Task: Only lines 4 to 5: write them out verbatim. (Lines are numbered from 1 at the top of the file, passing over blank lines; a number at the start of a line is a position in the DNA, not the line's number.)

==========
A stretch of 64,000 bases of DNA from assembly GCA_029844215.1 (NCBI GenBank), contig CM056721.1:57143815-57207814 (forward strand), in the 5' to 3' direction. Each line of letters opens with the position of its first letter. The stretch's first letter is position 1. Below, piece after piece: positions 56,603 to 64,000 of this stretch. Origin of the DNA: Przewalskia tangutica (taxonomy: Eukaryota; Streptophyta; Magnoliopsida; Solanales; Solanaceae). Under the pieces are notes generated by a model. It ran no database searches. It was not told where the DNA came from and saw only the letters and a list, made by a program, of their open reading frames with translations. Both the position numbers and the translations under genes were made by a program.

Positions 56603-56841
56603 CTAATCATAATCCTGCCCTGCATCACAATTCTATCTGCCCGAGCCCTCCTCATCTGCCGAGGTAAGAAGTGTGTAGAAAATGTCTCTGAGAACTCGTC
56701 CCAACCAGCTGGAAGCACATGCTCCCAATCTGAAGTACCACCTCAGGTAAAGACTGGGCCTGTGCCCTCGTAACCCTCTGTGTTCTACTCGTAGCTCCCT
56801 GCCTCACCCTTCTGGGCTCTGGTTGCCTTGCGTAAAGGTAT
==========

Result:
56701 CCAACCAGCTGGAAGCACATGCTCCCAATCTGAAGTACCACCTCAGGTAAAGACTGGGCCTGTGCCCTCGTAACCCTCTGTGTTCTACTCGTAGCTCCCT
56801 GCCTCACCCTTCTGGGCTCTGGTTGCCTTGCGTAAAGGTAT